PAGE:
Track her weight - also, her mentality - is she more mature or skiddish, young in her mind? What is the length and width of rump and mom's history. You may be able to do a December ish breeding for very late spring kids. The latest mine have cycled is January. Keep her on fabulous minerals and great nutrition if you decide to breed and not hold her over until next year.
Depends on the doe. A lot of people wait until a year old, for me I look more for width than weight (but definitely need to be a certain weight). I don't usually breed before a year old, it's like a 12 year old human having a kid, while she can technically do it, it isn't the best for a developing body. Nubians tend to mature physically until around 2, so personally I would wait until next fall unless. But I know a lot of successful goat breeders will do before a year old so really up to you.
I really think knowing your lines is very important. I have some that are fast growers, and some that are more slow growing and need more mineral support. Even though you may have two of the same size, knowing the history , especially of the dam is important.
I wait until they're a year old. But since they're usually born in spring and I don't breed until fall, most of my young does don't actually get bred until they're about 1.5 years old and kid just shy of 2 years old. Anything less than a year just doesn't look mature enough to me, although as others have said there are lines that mature differently. I raise nigerians.
I have several bloodlines that are huge and I used to breed their first fall/80 pounds or more. Because of my work schedule, I waited until their 2nd fall to breed the past 2 years and ended up with these HUGE, fat ginormous does, even when they are fed just hay. Next year it will be back to first fall for these behemoths.
You should consider both age and weight. For us, we won’t breed before 12 months and not under 100lbs. If we just went by weight, some of our 4 month old does are 90lbs already, and that’s just way too young to breed.
You should consider both age and weight. For us, we won't breed before 12 months and not under 100lbs. If we just went by weight, some of our 4 month old does are 90lbs already, and that's just way too young to breed.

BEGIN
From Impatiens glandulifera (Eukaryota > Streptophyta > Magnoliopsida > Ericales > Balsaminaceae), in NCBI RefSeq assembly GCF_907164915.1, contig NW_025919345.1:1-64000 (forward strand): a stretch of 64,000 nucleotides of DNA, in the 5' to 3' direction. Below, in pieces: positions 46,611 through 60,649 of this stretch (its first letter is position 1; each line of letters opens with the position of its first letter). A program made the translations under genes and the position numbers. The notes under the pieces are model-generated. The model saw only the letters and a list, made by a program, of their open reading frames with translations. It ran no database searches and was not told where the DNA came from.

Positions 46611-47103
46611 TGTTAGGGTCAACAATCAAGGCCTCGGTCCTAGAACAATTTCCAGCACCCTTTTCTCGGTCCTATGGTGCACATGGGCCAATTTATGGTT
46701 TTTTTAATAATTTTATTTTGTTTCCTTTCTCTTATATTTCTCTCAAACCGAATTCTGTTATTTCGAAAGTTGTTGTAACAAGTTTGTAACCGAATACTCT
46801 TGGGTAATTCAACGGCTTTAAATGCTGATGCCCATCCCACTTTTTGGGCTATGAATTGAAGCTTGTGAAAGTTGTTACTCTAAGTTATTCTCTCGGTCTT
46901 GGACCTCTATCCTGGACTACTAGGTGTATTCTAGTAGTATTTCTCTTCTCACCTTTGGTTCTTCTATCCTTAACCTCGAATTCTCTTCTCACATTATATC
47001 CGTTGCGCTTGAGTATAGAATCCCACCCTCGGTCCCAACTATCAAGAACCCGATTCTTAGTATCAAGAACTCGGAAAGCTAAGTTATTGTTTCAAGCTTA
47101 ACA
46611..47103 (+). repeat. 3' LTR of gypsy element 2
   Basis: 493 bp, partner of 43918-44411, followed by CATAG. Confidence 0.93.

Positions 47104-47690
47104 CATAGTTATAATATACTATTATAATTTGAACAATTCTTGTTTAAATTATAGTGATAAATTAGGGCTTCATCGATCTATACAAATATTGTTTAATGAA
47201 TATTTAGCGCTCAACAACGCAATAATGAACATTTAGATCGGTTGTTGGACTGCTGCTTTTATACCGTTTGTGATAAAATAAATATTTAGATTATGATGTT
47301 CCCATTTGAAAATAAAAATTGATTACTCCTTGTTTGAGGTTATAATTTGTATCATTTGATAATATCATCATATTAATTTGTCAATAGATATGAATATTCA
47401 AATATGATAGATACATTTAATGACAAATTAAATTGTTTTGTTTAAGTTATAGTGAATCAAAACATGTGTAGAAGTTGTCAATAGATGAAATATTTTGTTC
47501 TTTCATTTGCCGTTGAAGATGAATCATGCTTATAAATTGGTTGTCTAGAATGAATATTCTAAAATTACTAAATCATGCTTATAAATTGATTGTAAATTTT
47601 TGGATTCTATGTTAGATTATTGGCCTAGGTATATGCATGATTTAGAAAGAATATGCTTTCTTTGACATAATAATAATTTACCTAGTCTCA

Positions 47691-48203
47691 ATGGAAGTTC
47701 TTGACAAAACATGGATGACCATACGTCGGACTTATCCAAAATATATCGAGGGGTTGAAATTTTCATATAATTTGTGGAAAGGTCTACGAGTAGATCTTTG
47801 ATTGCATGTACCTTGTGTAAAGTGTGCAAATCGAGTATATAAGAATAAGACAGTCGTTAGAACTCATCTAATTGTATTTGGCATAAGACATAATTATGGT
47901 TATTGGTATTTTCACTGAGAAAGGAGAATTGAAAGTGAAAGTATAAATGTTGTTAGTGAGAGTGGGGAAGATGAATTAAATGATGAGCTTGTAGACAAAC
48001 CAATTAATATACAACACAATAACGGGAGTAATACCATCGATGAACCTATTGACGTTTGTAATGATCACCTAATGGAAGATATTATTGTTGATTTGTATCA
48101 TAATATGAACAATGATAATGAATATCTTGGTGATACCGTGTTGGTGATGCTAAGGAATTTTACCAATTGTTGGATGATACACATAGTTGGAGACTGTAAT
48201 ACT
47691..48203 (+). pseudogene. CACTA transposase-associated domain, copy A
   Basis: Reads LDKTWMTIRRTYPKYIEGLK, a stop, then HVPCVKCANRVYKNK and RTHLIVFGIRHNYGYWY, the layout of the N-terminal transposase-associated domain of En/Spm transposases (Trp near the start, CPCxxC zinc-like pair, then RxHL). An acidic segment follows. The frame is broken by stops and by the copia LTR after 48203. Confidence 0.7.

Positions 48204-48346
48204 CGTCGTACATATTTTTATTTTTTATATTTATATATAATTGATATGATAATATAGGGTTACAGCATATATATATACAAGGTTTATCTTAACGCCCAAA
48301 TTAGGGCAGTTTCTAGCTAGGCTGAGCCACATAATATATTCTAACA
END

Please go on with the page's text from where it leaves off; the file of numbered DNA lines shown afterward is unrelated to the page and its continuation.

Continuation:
Just some advise, if you are new to goats, I would go ahead and wait to 18-24 months and make sure they are nice and wide girls. My first kidding ever was a young small doe and there was complications. I still to this day (11 years later) am so upset over that kidding. Now I totally could have handled it, back then I had no clue and learning on a small doe without much room was a nightmare.....like to the point kidding went from something I was totally looking forward to, to down right dreading. So I say give the doe time, get some deliveries under your belt and then go from there
I prefer to breed around six months old if I can. I've had no problems breeding mine young since my doelings are usually well over 80 lbs. by the time I'm ready to breed in late fall/early winter. Like Lottsagoats1, I've had problems with my yearlings being excessively fat and this year they're developing precocious udders (which I hate!). My only problem is that I prefer to limit my kids every year, so lately I've had to skip breeding my babies because I've got so many older ones to breed (the yearlings HAVE to get bred to avoid exacerbating the above-mentioned problems).
I've currently got one late May doeling who was a singleton from a high producing-mother that is starting to look as big as my yearlings! She's for sale and I'm going to strongly advise whoever buys her to please go ahead and breed her this season or she's almost certainly going to be obese and precocious by this time next year, which could set her up for problems. My first little doeling had to get bred a year earlier than what I originally planned because she kept running away from home in search of a buck every time she came into heat, and she was starting an udder at 8 months old. I decided breeding was in her best interest even if it wasn't in mine. So really, it all depends on your goat and your situation.